attacker, in this case a worm, to get shell access, download a trojan (as source code), compile it,
    and run it. research identified it as part of a DOS attack cluster. I only found it afterward by
    remembering the process name running a while back. it was killed though when i moved the /tmp folder
    to a different partition. some of the .* files would not copy over (the work was one of them). when
    i restarted to help the new /tmp partition take effect (so it can regenerate lost files and so
    forth), the process was killed, thus completely removing the worm. after finding about it, i quickly
    downloaded the patch for OpenSSL.

    And so far, there are 100+ viruses and trojans known to self propagate on Linux. the reason Linux is
    less likely to get infected is because not every server has the same set of exploits, whereas about
    90% of windows servers are running IIS, and each one is shipped with a pocket full of known and
    unknown exploits.

    But then, we don't need to bring the Linux VS. Windows debates here. there are enough of them in
    other newsgroups, and they will never stop, just as the Ford VS. Chevy debates will never stop
    (unless Ford and Chevy merged of course).

    ~Travis
    --
    To reply by email, remove clothes.

    travis5765.homelinux.net, Primary Administrator TF Custom Electronic, Owner/Founder/Developer
    (current project: Automotive exhaust flame-thrower)
     
  7. Technician

    Technician Guest

    In article <[email protected]>, [email protected] says...
    > "Peter Tønnesen" <[email protected]> wrote in message
    > news:[email protected]...
    > >
    > > "Technician" <[email protected]> skrev i en meddelelse
    > > news:[email protected]...
    > > > Ok, i know this is very off topic, please forgive me.
    > >
    > <snip>
    > > Use a Linux box, as you are doing, and your worries are over :)
    > >
    > > Peter
    > >
    >
    > Ummmm, I thing knowing what you are doing is a big step no matter what OS you run. It's not like
    > my parents (for example) can just go use a Linux box instead of windows and that would end their
    > computing worries.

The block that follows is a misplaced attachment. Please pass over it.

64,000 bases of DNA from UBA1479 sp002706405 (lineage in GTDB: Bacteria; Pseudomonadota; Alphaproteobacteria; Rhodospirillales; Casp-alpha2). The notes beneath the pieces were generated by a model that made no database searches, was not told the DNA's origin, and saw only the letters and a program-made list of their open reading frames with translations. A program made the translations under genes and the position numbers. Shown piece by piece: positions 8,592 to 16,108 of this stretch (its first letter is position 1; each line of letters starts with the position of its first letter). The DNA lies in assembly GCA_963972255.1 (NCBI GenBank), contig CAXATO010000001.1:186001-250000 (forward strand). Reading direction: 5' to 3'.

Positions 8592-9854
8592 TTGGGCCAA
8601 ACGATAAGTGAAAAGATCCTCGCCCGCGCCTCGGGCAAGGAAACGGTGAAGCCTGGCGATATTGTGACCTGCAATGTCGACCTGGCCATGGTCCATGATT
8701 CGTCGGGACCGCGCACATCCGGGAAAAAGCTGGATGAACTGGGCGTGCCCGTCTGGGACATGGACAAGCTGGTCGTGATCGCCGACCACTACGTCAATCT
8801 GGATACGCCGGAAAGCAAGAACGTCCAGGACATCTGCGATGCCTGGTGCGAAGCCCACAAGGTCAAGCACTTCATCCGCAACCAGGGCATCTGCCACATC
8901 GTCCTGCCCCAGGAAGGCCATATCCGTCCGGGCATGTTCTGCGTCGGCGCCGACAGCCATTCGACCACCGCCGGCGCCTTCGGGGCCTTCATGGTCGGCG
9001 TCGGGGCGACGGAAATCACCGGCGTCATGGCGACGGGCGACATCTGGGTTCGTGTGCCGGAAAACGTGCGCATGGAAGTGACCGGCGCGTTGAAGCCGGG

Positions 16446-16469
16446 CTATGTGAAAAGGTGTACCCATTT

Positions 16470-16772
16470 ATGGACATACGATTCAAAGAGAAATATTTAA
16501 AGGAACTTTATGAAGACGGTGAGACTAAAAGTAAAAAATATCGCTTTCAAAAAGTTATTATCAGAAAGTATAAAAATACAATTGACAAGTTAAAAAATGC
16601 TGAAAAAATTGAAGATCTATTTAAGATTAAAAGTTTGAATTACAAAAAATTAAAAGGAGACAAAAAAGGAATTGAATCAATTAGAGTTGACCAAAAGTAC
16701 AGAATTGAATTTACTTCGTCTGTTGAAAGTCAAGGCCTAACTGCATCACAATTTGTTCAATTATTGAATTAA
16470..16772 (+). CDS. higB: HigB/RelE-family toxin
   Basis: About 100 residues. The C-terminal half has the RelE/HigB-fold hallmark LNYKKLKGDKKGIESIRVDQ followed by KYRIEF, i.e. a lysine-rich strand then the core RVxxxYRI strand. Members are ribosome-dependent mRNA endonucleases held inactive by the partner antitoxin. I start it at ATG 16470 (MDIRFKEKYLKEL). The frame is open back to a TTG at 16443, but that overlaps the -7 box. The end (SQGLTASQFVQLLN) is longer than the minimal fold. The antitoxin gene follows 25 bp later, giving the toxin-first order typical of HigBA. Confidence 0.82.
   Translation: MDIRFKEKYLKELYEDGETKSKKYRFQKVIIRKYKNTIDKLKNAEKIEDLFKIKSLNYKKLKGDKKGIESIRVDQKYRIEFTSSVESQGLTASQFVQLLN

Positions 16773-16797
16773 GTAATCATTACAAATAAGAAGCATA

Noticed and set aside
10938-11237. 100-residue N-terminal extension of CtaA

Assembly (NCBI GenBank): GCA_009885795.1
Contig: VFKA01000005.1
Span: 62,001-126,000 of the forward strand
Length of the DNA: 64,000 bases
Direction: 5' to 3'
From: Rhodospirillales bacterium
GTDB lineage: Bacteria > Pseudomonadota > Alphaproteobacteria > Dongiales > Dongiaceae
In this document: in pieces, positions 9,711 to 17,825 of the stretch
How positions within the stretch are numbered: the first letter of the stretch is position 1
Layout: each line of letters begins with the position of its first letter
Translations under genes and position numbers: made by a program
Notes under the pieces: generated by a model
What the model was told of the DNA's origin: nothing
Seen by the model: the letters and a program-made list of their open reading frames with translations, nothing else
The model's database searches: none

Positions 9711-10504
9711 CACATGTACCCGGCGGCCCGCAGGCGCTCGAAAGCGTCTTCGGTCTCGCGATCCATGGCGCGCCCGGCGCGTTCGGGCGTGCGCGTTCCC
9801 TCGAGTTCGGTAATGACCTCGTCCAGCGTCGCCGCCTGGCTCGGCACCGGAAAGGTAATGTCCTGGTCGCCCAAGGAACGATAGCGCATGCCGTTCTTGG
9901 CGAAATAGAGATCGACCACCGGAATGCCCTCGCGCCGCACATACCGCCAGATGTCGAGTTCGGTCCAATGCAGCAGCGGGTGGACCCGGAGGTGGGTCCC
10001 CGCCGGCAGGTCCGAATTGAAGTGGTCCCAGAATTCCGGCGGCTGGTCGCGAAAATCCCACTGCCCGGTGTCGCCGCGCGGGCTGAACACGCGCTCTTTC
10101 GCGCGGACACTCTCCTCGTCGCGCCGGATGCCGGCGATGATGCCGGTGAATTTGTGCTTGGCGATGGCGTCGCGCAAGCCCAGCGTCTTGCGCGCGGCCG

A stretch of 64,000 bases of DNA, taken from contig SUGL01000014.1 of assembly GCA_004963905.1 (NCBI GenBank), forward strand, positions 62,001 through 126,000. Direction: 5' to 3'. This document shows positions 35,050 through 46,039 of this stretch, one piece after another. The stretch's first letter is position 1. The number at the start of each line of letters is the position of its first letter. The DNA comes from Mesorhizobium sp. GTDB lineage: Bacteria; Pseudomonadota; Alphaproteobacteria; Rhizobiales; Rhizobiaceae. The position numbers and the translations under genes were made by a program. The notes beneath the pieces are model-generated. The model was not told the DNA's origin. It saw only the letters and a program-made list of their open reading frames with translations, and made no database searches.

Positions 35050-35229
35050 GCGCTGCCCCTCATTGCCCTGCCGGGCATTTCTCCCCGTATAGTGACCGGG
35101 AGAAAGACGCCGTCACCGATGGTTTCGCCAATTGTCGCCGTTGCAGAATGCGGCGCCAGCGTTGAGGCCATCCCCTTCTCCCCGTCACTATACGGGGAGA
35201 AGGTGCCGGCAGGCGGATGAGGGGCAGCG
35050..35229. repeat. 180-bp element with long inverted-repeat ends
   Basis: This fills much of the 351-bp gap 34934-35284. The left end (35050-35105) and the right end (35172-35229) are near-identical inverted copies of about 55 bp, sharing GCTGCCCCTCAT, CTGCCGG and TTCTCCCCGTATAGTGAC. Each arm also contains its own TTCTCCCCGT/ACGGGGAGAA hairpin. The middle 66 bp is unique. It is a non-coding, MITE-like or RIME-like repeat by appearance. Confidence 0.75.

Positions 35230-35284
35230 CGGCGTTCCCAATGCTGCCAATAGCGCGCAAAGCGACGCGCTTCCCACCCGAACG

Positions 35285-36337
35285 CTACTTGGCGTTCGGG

>
    > Common sense, a little education, and basic precautions are all anyone really needs to protect
    > themselves. It's not like just running Linux will overcome lack of these basic things. I think it
    > would just be worse since there is a steeper learning curve with Linux.
    >
    > Matt
    >
    >
    >

    I think i remember a quote, perhaps from Linus Torvalds, "If your VCR is still blinking 12:00, then
    perhaps your shouldn't use Linux".

    ~Travis
    --
    To reply by email, remove clothes.

    travis5765.homelinux.net, Primary Administrator TF Custom Electronic, Owner/Founder/Developer
    (current project: Automotive exhaust flame-thrower)
     
  8. Sorni

    Sorni Guest

    "Technician" <[email protected]> wrote in message
    news:[email protected]...
    > In article <[email protected]>, [email protected] says...
    > >
    > > "Technician" <[email protected]> skrev i en meddelelse
    > > news:[email protected]...
    > > > Ok, i know this is very off topic, please forgive me.
    > >
    > > Half the topics in this "mountain bike" group is OT anyway....
    > >
    > > > Those that have windows, specifically 2000, and possibly XP, if you do not intend to host a
    > > > website from your computer, uninstall the IIS service. if you need/want it, then make sure you
    > > > have the latest security patch for it.
    > > >
    > > > Within just this year, i have so far received 82 connections probing
    for
    > > > an unpatched IIS server. what it found was a non-vulnerable (to this attack) apache server
    > > > running on Linux.
    > > >
    > > > Among the network security community, these attacks are believed to be from a worm. I can't